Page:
The older (green) 10-dollar banknotes previously issued by two commercial banks are still circulating and remain legal tender, although they are being phased out since September 2005. These are popular for lai see and are noticeably scarce in the run up to Chinese New Year.

A commemorative polymer ten-dollar note was issued in July 2007 to commemorate the 10th anniversary of Hong Kong's return to China.[2] The new note will circulate along with other 10-dollar issues for a trial period of two years, though the initial batch released was largely snapped up by collectors.[3][4]

Note-issuing banks[edit]

Hong Kong govt 10 dollar.jpgHong Kong HSBC 20 dollar.jpg Hong Kong Standard Chartered.jpgHong Kong Bank of China 20 .jpg
Banknotes circulated by four different note issuers
Proportion by value of banknotes issued in 2003

The Government, through the Hong Kong Monetary Authority, authorises three commercial banks to issue currency notes in Hong Kong:

Authorisation is accompanied by a set of terms and conditions agreed on between the Government and the three note-issuing banks. Banknotes are issued by the three banks, or redeemed, against payment to, or from, the Government Exchange Fund in US dollars, at a specified rate of US$1 to HK$7.80 under the Linked Exchange Rate system. Banknotes issued by the three commercial banks are printed in Hong Kong by Hong Kong Note Printing Limited.

Note printing[edit]

In April 1996, the HKMA acquired the note printing plant at Tai Po from the De La Rue Group of the United Kingdom on behalf of the Government. The plant has been operating under the name of HKNPL since then. The acquisition of the plant enables the Government, through the HKMA, to be directly involved in the production of Hong Kong currency notes, which is in line with the responsibilities conferred upon the Government under the Legal Tender Notes Issue Ordinance and the Basic Law. In March 1997, the Government sold 15 per cent of its shareholding in HKNPL to the China Banknote Printing and Minting Corporation, a People's Republic of China state-owned enterprise. In October 1997, the Government sold 10 per cent of HKNPL issued shares to each of the three note-issuing banks. The Government continues to exercise management control and maintains a majority stake in HKNPL, with the Chief Executive of the HKMA as the Chairman of the company.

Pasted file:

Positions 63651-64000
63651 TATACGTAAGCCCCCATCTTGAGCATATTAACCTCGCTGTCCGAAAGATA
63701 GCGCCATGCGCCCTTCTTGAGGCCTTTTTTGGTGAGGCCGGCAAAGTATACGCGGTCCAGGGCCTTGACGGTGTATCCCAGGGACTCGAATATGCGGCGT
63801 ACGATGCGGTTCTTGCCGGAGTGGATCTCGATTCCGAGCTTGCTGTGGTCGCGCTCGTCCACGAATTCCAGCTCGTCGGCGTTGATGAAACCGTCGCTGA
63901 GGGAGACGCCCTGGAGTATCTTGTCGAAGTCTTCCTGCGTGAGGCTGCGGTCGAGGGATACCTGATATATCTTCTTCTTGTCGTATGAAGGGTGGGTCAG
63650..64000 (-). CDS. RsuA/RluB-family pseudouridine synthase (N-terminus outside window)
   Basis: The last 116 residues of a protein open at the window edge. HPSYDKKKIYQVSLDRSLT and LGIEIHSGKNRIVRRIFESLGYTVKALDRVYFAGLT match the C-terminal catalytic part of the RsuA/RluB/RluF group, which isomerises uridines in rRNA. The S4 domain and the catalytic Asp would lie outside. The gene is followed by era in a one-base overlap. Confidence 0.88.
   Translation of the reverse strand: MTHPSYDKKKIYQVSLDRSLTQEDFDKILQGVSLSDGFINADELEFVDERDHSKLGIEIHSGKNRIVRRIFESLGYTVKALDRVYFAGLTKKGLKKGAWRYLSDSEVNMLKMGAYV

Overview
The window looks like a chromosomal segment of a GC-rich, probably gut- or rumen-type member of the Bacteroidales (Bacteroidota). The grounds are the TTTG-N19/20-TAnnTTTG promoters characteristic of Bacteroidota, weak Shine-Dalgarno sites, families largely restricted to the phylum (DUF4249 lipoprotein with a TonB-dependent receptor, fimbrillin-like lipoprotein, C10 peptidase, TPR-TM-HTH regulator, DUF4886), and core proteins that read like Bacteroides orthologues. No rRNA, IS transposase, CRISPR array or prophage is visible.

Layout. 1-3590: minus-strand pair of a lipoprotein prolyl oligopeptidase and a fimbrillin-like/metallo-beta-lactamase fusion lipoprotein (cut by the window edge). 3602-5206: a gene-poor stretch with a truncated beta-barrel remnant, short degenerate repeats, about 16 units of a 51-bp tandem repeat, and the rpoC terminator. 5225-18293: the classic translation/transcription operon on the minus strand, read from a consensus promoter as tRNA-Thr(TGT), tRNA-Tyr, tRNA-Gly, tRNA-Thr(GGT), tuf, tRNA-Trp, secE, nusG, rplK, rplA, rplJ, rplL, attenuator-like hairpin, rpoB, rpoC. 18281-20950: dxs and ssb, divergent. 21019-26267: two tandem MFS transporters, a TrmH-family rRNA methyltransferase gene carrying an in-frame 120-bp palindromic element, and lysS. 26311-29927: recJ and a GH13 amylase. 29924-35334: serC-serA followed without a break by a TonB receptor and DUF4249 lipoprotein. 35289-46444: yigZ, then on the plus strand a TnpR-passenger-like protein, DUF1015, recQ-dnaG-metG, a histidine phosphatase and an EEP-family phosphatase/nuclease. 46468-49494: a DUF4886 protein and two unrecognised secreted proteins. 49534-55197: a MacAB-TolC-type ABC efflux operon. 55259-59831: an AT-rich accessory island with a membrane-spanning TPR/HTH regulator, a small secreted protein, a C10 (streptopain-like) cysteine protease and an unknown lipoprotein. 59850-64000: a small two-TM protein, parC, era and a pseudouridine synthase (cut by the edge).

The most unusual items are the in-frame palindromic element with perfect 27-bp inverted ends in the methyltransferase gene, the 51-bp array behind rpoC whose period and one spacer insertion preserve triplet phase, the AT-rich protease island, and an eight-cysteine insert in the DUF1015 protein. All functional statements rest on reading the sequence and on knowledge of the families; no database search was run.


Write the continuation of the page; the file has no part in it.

Recently the bank has acquired polymer banknote technology to print the ten-dollar banknote for a trial period of two years.[3]

Banknotes currently in circulation[edit]

The HKMA issues the 10-dollar note and the other three banks issue denominations of 20 (blue), 50 (green), 100 (red), 500 (brown) and 1000 (gold) dollars.[5]

In September 2009, Standard Chartered Bank issued the world's first 150-dollar denomination banknote. Approximately 750,000 notes were sold at above face value, in various combinations and presentations, as a commemorative charity issue. Although legal tender, the notes are unlikely to enter circulation, due to their rarity and expected higher re-sale value.[6]

From the 13–20 February 2012, Hong Kong's Bank of China will be taking orders for a new 100-dollar note to commemorate the bank's 100th anniversary. Although legal tender, the notes aren't intended for circulation. 1,100,000 notes will be sold as numismatic products packaged in a folder for HK$150. An additional 100,000 sets of three uncut notes in a folder for HK$600. Finally, 20,000 uncut sheets of 30 notes each will be sold for HK$6,000 each. Profits from the sale of the notes will be donated to charitable organizations in Hong Kong.[7][8]

2003 series[edit]

The Hongkong and Shanghai Banking Corporation series
Image Value Landmark for design Identifying device
[2] $20 Victoria Peak; Peak Tram HSBC lion
[3] $50 Po Lin Monastery HSBC lion
[4] $100 Lantau Link:Tsing Ma Bridge HSBC lion
[5] $500 Hong Kong International Airport HSBC lion
[6] $1000 Hong Kong Convention and Exhibition Centre (New wing); Victoria Harbour HSBC lion
Bank of China (Hong Kong) series
[7] $20 Peak Tower Bank of China Tower
[8] $50 Tsim Sha Tsui Waterfront: Hong Kong Cultural Center and Space Museum Bank of China Tower
[9] $100 Lantau Link:Tsing Ma Bridge Bank of China Tower
[10] $500 Hong Kong International Airport Bank of China Tower
[11] $1000 Wan Chai Waterfront: Hong Kong Convention and Exhibition Centre and Central Plaza Bank of China Tower
Standard Chartered Bank (Hong Kong) series
[12] $20 Hong Kong 1850s picture Chinese dragon headed carp
[13] $50 Hong Kong 1890s picture Chinese dragon headed turtle
[14] $100 Hong Kong 1930s picture Qilin